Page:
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February 8, 2017

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Contemporary Examples

Historical Examples

  • No man ever yet undertook tew alter his natur by substituting sum invenshun ov his own, but what made a botch job ov it.

  • They should be smitten with the botch of Egypt, and a sore botch in the legs that cannot be healed.

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  • When man attempts to add a finishing-touch to the loveliness of the forest, lake, or ocean, he makes a botch of it.

  • You will have to give me instructions, and though I may botch the business, I'll save the meat.

  • I told him I was glad to hear it for I never tried to tell it myself without making a botch of it.

  • Both of them have made a botch of their errand,” said he, “and are causing the bride to wait in vain!

  • This state of affairs leads to makeshifts, and they in turn lead to botch work.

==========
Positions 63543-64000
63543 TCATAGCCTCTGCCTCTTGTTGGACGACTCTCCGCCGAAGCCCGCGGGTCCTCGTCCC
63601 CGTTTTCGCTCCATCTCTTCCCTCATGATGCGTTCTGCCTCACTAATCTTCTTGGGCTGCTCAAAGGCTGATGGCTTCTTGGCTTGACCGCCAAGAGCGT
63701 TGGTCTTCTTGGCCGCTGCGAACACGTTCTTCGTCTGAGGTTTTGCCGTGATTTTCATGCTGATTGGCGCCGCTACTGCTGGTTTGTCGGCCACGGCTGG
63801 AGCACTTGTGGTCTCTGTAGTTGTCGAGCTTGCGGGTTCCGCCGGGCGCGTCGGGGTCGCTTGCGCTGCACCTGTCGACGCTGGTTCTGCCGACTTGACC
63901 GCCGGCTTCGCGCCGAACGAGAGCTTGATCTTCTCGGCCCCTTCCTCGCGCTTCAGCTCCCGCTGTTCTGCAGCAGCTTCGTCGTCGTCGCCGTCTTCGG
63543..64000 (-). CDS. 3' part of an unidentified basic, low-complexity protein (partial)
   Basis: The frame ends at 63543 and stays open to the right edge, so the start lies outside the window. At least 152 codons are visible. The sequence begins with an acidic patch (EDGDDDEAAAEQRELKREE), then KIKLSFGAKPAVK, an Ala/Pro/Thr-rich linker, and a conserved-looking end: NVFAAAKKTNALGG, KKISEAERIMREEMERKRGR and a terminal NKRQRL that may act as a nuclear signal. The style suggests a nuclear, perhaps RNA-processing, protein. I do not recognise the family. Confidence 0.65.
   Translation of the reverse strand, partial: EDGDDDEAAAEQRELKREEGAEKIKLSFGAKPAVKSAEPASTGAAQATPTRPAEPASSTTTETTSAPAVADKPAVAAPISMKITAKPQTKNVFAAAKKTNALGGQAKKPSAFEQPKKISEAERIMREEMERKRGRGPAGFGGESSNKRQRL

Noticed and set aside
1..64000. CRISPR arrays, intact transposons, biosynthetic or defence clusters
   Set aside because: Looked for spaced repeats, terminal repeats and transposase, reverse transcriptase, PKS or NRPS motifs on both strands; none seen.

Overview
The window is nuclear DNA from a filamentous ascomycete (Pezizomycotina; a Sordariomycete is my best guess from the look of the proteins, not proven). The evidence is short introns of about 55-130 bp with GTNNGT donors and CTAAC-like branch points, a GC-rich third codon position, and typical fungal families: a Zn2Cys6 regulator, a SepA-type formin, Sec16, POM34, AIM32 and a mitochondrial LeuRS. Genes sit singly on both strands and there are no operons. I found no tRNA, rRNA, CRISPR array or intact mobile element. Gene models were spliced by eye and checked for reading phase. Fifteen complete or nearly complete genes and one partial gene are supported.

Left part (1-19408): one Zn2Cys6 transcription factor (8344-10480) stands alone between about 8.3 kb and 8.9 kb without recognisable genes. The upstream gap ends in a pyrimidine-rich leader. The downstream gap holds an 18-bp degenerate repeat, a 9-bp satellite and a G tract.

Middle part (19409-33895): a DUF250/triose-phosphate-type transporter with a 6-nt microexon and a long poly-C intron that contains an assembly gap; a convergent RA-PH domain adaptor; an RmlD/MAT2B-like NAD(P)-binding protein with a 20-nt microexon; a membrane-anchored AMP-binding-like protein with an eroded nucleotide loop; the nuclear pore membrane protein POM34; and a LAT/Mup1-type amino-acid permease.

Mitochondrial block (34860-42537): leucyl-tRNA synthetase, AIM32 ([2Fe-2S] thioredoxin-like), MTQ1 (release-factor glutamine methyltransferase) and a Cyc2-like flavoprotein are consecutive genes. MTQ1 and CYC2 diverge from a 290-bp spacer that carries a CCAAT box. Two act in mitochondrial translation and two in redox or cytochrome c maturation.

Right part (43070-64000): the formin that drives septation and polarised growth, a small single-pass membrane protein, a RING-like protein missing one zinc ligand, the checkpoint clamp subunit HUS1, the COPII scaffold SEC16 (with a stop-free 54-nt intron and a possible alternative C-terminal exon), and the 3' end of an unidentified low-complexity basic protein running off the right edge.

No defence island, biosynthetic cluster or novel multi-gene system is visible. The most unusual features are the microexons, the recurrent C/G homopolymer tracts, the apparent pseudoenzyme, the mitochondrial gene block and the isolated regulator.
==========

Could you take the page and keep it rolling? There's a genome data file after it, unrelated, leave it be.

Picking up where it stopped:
• They've been running it for thousands of years—and look at the botch they've made of it!

  • They wasnt no sea nor shore for botch no more; they wasnt no earth, no heavens.

British Dictionary definitions for botch Expand



verb (transitive) often foll by up

to spoil through clumsiness or ineptitude


to repair badly or clumsily


Also called botch-up. a badly done piece of work or repair (esp in the phrase make a botch of (something))

Derived Forms

botcher, noun

Word Origin

C14: of unknown origin

Collins English Dictionary - Complete & Unabridged 2012 Digital Edition
© William Collins Sons & Co. Ltd. 1979, 1986 © HarperCollins
Publishers 1998, 2000, 2003, 2005, 2006, 2007, 2009, 2012
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Word Origin and History for botch Expand


late 14c., bocchen "to repair," later, "to spoil by unskillful work" (1520s); of unknown origin. Related: Botched; botching. As a noun from c.1600.

botch in the Bible Expand

the name given in Deut. 28:27, 35 to one of the Egyptian plagues (Ex. 9:9). The word so translated is usually rendered "boil" (q.v.).

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